MC: What are some examples of the programs that could be tried?

COOPER: My daughter is a medical interpreter. Ask her how much money can be saved with proper medical interpreting. That alone would pay for itself 25 times over. Mary Naylor, a professor of nursing at our school, has studied home care programs for the poor elderly in Philadelphia and found that they cut down expenses enormously. There are lots of things to do. Don’t put pressure on institutions to do it cheaply if they are doing it more expensively right now because they are dealing with poor people who get readmitted or who stay an extra day because they can’t go home. You can’t discharge patients if there’s no one at home to take care of them, and you can’t fault the hospital. Create money for such programs and people will come out of the woodwork figuring out what to do. Make that the goal instead of assuming that providers are spending this money because they are ripping off the system. Physicians are not the bad guys, as the health care reform rhetoric would have you believe. The people who work in hospitals are not bad guys. The folks in managed care companies are not bad guys. They are your neighbors, your children, your wives and husbands. They are just people trying to do the right thing. That’s how the system works. Help them. When they are caring for the poorest patients, don’t bash them for failing to do things as cheaply as they could if they were caring for more affluent patients.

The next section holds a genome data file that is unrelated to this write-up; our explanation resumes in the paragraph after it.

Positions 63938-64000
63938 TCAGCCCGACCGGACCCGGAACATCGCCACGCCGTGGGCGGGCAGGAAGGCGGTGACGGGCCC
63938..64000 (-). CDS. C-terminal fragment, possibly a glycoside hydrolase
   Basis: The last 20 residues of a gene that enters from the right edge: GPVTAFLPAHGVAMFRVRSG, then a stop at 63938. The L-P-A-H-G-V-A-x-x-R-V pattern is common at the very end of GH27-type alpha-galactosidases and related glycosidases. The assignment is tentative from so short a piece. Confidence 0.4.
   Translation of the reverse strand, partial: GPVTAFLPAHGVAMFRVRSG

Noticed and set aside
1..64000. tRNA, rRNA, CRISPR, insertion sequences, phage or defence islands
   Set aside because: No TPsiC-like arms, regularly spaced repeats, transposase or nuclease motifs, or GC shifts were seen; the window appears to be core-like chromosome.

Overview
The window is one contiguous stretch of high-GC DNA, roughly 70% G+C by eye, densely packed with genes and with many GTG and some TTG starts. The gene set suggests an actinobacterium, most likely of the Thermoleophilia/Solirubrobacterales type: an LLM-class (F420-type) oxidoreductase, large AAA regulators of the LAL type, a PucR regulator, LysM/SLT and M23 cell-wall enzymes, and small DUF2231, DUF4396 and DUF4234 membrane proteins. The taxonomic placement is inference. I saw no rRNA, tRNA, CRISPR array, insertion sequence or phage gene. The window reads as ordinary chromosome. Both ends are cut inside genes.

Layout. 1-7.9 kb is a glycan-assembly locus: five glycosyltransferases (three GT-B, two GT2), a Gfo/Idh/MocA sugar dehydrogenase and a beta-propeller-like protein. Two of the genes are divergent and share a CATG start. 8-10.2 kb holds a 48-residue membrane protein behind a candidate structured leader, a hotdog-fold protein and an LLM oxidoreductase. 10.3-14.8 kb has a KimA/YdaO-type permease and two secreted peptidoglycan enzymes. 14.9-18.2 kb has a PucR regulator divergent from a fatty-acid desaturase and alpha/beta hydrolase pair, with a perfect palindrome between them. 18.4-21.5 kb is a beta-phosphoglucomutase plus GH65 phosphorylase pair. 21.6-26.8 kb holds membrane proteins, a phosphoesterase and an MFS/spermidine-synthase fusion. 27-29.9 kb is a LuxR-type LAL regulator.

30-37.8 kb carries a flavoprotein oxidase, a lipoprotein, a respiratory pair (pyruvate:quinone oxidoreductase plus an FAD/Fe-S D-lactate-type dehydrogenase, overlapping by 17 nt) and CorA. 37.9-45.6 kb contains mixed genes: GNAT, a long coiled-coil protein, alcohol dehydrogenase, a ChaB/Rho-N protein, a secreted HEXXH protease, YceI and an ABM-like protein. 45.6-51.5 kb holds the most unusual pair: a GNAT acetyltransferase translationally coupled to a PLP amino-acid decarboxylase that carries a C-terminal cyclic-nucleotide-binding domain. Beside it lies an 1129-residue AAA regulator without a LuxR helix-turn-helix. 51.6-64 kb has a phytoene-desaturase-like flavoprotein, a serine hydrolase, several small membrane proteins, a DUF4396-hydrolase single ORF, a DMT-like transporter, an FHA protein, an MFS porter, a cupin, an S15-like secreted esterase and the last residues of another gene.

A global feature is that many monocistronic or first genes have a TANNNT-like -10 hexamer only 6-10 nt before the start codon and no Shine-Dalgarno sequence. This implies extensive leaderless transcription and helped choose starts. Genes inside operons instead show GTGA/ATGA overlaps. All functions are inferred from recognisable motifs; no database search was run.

MC: Two of the areas you have questioned are the emphasis on primary care and the reliance on the Dartmouth Atlas studies. Can you discuss primary care vs. specialty care and the work of Professor Barbara Starfield at Johns Hopkins?